For an embodiment of the vibrating pad 12 which will be discussed below, the second control unit 18 must have at least a double diaphragm system 55, as illustrated in FIG. 6a, or a single diaphragm system (not shown). The double diaphragmsystem 55 has a valve unit 57, a first diaphragm unit 56 and a second diaphragm unit 58. The double diaphragm system 55 has a motor 59 that applies alternate pressure, like a piston system, applied to the respective first and second diaphragm units 56,58. Obviously, the single diaphragm system has a single unit that can distribute the fluid to at least a single chamber, and possibly more chambers, of a vibration device 12.

The valve unit 57 is interconnected to receive fluid from one of the units of conduit 34. The valve unit 57 allows a predetermined amount of fluid to pass therethrough. Once that predetermined amount is obtained, the double diaphragm system 55receives no more fluid until the fluid volume is decreased. The fluid passes through the valve unit 57, through conduits, to the first and second diaphragm units 56, 58.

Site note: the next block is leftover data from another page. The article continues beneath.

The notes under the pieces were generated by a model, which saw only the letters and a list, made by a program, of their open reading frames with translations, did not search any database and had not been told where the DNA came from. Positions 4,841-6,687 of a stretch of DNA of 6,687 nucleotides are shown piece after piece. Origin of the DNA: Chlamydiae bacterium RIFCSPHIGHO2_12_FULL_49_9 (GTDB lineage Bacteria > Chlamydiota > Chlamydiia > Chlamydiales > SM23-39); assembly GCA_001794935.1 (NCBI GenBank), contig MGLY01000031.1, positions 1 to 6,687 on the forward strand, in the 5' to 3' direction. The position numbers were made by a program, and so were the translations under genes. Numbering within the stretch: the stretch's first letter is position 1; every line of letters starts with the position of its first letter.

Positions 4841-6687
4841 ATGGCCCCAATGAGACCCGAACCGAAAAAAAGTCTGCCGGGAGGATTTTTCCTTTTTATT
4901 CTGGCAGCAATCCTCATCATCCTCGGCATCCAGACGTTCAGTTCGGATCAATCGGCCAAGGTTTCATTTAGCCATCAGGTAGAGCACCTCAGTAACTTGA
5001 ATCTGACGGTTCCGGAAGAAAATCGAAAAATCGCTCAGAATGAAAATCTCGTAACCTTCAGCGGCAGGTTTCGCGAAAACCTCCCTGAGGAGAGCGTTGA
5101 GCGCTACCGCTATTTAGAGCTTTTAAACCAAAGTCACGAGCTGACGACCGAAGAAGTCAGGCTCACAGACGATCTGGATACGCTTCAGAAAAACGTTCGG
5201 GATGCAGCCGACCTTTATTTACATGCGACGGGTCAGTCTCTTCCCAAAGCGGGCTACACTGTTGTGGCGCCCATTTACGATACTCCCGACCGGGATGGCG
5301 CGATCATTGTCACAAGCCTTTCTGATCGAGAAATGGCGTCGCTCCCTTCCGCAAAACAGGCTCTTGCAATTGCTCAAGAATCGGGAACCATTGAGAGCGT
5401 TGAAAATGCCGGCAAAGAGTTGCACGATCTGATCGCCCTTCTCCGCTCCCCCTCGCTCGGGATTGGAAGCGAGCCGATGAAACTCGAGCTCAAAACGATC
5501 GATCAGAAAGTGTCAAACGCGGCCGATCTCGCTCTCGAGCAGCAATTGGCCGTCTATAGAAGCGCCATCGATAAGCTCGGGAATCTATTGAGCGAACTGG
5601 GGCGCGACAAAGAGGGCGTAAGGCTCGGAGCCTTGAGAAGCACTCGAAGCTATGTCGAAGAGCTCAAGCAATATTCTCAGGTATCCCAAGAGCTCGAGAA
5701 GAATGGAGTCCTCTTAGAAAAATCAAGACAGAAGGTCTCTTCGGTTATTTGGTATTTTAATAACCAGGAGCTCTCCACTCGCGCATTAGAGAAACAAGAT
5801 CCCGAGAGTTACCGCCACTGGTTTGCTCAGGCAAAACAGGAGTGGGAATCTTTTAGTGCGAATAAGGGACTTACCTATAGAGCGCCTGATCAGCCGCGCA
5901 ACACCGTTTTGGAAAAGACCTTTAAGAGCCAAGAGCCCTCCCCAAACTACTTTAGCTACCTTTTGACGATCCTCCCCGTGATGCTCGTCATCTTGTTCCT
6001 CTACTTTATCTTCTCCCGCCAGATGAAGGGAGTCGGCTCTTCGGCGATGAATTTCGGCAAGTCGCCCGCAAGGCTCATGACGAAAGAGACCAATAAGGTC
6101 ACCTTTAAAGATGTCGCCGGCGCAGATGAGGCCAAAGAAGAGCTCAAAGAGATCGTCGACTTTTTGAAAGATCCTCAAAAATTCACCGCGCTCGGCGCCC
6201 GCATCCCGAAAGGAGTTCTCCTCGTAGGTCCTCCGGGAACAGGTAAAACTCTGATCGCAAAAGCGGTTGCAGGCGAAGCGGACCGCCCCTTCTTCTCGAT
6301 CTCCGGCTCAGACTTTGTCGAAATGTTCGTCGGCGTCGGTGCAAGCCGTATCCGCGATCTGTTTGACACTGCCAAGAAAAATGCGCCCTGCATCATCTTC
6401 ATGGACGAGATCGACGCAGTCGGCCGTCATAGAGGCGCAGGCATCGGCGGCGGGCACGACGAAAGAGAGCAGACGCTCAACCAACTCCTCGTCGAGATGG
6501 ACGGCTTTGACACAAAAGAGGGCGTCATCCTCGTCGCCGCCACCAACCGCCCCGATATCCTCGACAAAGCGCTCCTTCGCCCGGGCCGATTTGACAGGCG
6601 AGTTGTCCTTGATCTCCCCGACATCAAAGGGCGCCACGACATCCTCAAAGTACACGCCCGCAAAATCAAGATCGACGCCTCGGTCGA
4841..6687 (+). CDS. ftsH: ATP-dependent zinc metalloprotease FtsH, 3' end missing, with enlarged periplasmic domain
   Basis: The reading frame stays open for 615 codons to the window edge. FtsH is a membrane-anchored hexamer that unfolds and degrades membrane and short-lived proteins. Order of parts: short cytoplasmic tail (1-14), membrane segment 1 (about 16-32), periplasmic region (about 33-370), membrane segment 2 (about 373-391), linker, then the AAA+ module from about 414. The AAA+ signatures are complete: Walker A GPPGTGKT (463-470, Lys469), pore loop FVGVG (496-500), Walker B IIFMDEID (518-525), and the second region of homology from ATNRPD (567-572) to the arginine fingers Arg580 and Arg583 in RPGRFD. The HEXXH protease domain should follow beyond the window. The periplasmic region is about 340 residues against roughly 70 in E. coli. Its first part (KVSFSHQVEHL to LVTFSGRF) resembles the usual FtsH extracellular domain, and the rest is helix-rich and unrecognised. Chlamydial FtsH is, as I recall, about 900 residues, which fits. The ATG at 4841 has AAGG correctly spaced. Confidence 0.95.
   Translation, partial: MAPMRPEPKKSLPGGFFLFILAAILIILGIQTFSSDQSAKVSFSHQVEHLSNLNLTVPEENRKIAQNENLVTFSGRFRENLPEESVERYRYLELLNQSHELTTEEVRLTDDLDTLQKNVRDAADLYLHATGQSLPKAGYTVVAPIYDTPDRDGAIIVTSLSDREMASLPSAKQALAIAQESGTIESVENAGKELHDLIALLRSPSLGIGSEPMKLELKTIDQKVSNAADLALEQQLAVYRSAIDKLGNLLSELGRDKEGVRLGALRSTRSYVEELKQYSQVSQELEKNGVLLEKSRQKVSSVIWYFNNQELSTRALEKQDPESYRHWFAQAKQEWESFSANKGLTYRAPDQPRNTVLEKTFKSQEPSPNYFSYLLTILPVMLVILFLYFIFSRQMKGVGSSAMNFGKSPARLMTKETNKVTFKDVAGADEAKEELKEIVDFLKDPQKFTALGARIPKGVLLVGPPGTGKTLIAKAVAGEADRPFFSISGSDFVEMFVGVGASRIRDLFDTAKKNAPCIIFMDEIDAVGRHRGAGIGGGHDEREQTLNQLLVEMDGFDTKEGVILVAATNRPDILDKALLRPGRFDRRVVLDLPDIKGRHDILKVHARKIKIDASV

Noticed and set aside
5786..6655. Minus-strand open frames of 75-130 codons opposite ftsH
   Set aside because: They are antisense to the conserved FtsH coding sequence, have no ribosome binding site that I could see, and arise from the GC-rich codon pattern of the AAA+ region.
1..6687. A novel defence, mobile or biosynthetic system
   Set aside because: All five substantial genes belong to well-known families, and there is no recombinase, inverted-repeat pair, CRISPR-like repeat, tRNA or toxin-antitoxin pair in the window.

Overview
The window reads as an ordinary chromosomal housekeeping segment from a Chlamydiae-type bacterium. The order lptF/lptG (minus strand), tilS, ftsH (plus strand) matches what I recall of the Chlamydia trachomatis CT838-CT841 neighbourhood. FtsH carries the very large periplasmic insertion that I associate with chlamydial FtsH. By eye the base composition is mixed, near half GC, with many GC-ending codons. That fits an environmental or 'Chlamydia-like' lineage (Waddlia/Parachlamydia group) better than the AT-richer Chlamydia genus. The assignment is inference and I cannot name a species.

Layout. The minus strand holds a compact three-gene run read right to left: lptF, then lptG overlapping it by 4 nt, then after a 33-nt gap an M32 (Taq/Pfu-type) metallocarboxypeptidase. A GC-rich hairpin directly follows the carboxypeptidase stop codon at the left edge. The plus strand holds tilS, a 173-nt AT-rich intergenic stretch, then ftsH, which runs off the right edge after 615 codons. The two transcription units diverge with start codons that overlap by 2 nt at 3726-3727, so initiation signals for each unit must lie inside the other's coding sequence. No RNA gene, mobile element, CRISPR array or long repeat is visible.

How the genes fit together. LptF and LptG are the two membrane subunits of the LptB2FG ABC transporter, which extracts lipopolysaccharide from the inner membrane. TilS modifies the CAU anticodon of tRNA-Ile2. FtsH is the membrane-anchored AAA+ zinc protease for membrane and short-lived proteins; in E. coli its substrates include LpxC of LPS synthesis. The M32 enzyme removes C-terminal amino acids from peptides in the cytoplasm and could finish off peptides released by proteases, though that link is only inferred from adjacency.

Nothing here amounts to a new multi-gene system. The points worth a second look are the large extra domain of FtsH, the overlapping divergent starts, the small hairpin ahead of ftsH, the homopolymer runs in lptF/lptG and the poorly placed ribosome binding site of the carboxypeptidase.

The second control unit 18 may also contain other conventional fluid distribution system(s) 62 for distributing fluid to any bladder positioned between the head section 28 and an arbitrary demarcation line 60 located between the head and thefoot sections of device 10. See dotted line 60 in FIGS. 2a-g. The fluid distribution systems 62 may be a conduit, a plurality of conduits, a single pump with various conduits to each inflatable bladder (FIG. 6a), multiple pumps (FIG. 6b) wherein eachpump could have (i) a single conduit to a single inflatable bladder or numerous inflatable bladders, or (ii) a plurality of conduits extending therefrom to single inflatable bladder or numerous inflatable bladders. Obviously, the options are numerousand it depends on how the device 10 is to be used. Another example of the numerous options are, and not limited to, there could be a conventional pump system for providing fluid to first bladder 14, and a conventional rotating bladder pump system for arotating inflatable bladder 64 (see FIGS. 2b and 5) positioned below the vibrating pad 12 and within cover 13. These fluid distribution systems 62 are preferably designed for providing fluid to inflatable bladders that are positioned above thedemarcation line 60, as suggested in FIGS. 4b-4d.

If any bladders extend between the foot section and the demarcation line, the fluid control system 32 may provide the fluid directly to those bladders, as suggested in FIGS. 4a-c.